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What is a "Generic" medication/drug?
Generic drugs are medications that have comparable medicinal ingredients as the original brand name drug, but which are generally cheaper in price. Nearly 1 in 3 drugs dispensed are "generic". They undergo testing to ensure that they are similar to their "brand" counterparts in:
- Active Ingredient (e.g. "Pravastatin" is the active ingredient in brand name Pravachol)
- Dosage (e.g. 10 mg of the active ingredient)
- Safety (e.g. same or similar side effects, drug interactions)
- Performance (e.g. 10 mg of a "generic" can be substituted for 10 mg of the "brand" and have the same therapeutic result)
- Intended use (e.g. both "generic" and "brand" would be prescribed for the same conditions)
What this means is that "generic" medications can be used as a substitute of their brand equivalents with the comparable therapeutic results. There are a few exceptions (examples are outlined at the end of this page) and as always you should consult your physician before switching from a brand name medications to a generic or vice versa.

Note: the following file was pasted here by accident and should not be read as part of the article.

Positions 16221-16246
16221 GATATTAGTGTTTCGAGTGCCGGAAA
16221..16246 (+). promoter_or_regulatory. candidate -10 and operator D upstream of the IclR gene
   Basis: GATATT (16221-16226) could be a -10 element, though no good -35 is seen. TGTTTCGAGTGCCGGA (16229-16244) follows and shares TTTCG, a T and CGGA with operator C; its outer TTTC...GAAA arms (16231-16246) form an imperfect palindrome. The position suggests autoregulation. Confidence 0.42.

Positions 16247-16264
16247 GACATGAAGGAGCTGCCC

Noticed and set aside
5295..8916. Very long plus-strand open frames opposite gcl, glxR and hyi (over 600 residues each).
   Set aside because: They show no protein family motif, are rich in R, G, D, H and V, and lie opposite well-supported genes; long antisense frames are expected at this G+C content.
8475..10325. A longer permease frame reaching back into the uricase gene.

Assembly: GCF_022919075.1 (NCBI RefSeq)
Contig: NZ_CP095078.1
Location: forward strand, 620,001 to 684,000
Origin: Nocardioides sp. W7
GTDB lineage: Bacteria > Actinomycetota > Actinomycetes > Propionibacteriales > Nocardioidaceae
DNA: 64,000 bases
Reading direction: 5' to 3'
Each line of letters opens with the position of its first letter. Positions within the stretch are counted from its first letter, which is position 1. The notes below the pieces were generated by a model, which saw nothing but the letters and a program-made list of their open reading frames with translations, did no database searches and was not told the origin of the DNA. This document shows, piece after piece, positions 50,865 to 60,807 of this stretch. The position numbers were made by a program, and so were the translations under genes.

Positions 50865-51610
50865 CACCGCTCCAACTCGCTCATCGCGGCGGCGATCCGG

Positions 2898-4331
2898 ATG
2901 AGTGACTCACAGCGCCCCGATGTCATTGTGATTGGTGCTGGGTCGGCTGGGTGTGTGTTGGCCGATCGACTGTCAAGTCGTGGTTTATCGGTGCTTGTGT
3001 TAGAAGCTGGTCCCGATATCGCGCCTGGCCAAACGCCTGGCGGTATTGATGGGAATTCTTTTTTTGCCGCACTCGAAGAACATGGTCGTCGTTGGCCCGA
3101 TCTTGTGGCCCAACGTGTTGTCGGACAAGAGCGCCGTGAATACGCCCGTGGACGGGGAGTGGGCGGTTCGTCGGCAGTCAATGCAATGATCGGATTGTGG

What differences are there between generic and brand?
While generics and brand equivalent drugs contain the same active ingredients, they may be different in the following ways:
- Appearance (e.g. the scoring or markings)
The color, shape and size of the medication come from the fillers that are added to the active ingredients to make the drug. These fillers that are added to the drug have no medical use and do not to change the effectiveness of the final product. A generic drug must contain comparable active ingredients and must have a comparable strength and dosage as the original brand name equivalent. Generic drugs can be more cost effective than purchasing the brand name.